The Rover’s Playground. Trails abound here, and there’s something for every level of driver. 4+ trails offer complex and technical challenges while some of the less challenging drives offer spectactular scenery.Worth the trip, every time.
Difficult trial that changes dramatically with water.
Jan 10, 2013 – downgraded to a 3 due to trail modifications from mining/forestry service activity removing and altering some of the more difficult obstacles.
The Charouleau Gap is one of the best 4WD trips in the Catalinas. This scenic route is for 4-wheel drive vehicles only. The road up and over Samaniego Ridge is rough, rocky and requires good ground clearance as well as excellent traction.
On the western half of the trip there are broad and expansive views as you climb up and back down Charouleau Gap, and the roads aren’t quite as bad since they have been graded in the past. For the northern half of the trip, much of your time is spent down around the Canada del Oro wash and is especially rough in places. The toughest single spot by vehicle is known as The Step (N32.53085 W110.78176); because of the incline it is preferable to drive down it from Oracle; however, many manage to climb up it from the Catalina side. Mar, 2013 – The Step has now been bypassed by the forestry service.
The other tough spot is a quarter-mile stretch known as (yep) the Quarter Mile, which if driving from Oracle starts about a mile south of The Step (around N32.51812 W110.78185) and goes down to the bottom of the elbow in the route. One other place of note is a spot known as the Elevator Shaft (N32.56493 W110.78086), a climb that is long and steep, but has a solid surface for vehicles because of past grading. The route also has interesting rock formations, the remains of an old adobe home at a place marked on topo maps as Coronado Camp.
This trail flows off of the main Table Mesa trail and leads you to an abandon mine, replete with large gears and a station house.
Supposedly this trail has been graded and is now not much of a challenge.
A great trip, but a long one. This trail starts on the NE corner of Lake and takes about 1 day to drive in and another to drive out.
A lot of areas where the trail can easily be lost, and you are travelling in extreme remote conditions. You need to bring everything you’re going to need if you want to make it out.
The trail follows the original trail carved by the mormons on their way to establish a town in Utah, and many of the dynamite holes and blast areas are discernable.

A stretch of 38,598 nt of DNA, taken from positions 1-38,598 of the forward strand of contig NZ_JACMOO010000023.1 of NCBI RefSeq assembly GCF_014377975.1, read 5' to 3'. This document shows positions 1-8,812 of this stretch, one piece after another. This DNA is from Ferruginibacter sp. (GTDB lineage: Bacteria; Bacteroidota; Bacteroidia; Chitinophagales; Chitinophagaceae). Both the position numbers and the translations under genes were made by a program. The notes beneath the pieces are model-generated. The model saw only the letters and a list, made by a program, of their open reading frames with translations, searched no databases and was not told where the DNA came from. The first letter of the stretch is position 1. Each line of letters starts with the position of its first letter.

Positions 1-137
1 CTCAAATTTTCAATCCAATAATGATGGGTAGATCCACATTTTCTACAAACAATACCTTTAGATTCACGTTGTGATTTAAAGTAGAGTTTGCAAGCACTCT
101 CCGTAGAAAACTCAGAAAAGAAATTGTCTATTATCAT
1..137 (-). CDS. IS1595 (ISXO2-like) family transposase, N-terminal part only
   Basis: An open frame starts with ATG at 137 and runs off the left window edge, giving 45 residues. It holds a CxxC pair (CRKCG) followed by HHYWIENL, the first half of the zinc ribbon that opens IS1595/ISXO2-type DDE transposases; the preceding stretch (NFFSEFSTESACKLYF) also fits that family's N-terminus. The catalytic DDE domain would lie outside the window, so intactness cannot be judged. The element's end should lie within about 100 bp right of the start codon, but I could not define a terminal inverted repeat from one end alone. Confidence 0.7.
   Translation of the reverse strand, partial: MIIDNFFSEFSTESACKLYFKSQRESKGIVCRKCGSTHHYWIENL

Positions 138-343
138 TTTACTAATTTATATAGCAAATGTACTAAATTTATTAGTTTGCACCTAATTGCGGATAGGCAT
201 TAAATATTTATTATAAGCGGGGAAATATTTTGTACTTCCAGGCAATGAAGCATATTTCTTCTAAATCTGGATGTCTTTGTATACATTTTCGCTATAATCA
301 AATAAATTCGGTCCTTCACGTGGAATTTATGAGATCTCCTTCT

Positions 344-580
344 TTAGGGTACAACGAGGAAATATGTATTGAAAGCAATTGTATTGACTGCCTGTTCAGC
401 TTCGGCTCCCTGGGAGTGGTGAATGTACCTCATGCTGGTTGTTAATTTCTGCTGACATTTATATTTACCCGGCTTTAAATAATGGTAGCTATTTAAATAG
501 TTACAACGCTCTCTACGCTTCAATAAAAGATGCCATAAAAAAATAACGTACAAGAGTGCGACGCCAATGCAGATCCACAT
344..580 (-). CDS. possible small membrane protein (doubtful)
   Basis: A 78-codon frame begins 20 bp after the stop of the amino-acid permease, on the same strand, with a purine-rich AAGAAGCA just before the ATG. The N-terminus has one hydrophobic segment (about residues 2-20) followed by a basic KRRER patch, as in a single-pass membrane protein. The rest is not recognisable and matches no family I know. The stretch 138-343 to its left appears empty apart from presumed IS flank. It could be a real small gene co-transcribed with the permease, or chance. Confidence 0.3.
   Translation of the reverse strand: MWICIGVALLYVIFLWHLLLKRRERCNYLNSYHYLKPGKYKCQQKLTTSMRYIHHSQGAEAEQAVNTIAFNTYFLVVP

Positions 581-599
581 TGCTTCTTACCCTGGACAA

There are three distinct topographic zones within the area: The craggy summits of the peaks, the complex series of ridges and drainages below the peaks, and the area of bluffs and short deep gorges bordering Apache and Canyon Reservoirs. Elevations vary from 1,600 feet near Mormon Flat Dam to 7,657 feet at the summit of Brown’s Peak, the northern-most and highest of the four peaks.
Plant communities and their relationships with each other are particularly interesting in this area. This is due to the rapid changes in both elevation and aspect. North-facing slopes often will have entirely different vegetation than will an adjacent south-facing slope. Rapid changes in elevations produce unusual neighbors, with species of plants usually growing hundreds of miles apart found side-by-side. At the highest elevation, Ponderosa pine and some Douglas fir are found. There are one or two small stands of aspen on the north slope of Brown’s Peak. At intermediate elevations (6,000 – 4,000 ft.), extensive stands of Mountain chaparral are encountered.
Pinyon pine, Gambel oak, and manzanita are typical species, and often form impenetrable thickets. Below 4,000 ft., semidesert grasslands blend into the Upper Sonoran Desert. Impressive stands of the giant Saguaro cactus can be seen at the lowest elevations. Of particular interest are the narrow canyons with riparian vegetation, including pleasing groups of cottonwoods and sycamores. Also of special interest are areas that have burned over at various times in the past, with various sub-climax species to be found.
As with vegetation, the rapid changes in elevation bring together diverse species of wildlife within a relatively small area. Studies have shown that this area contains one of the highest concentrations of black bears in the State of Arizona. Campers should take all appropriate precautions, especially with food storage. Other mammals found here include ring-tailed cats, skunks, coyotes, deer, javelina, and mountain lion. A band of desert bighorn sheep has been reintroduced near here, and a rare sighting is possible. Rattlesnakes, scorpions, black widows, centipedes, millipedes, etc., also call parts of this area home.
Located in beautiful Sonoran Desert with towering red buttes on all sides of the trail. A fun drive offering real adventure. Winding, rutted road with moderate climbs and descents. May require rock-stacking in spots. Brush may lightly touch your vehicle on this trail.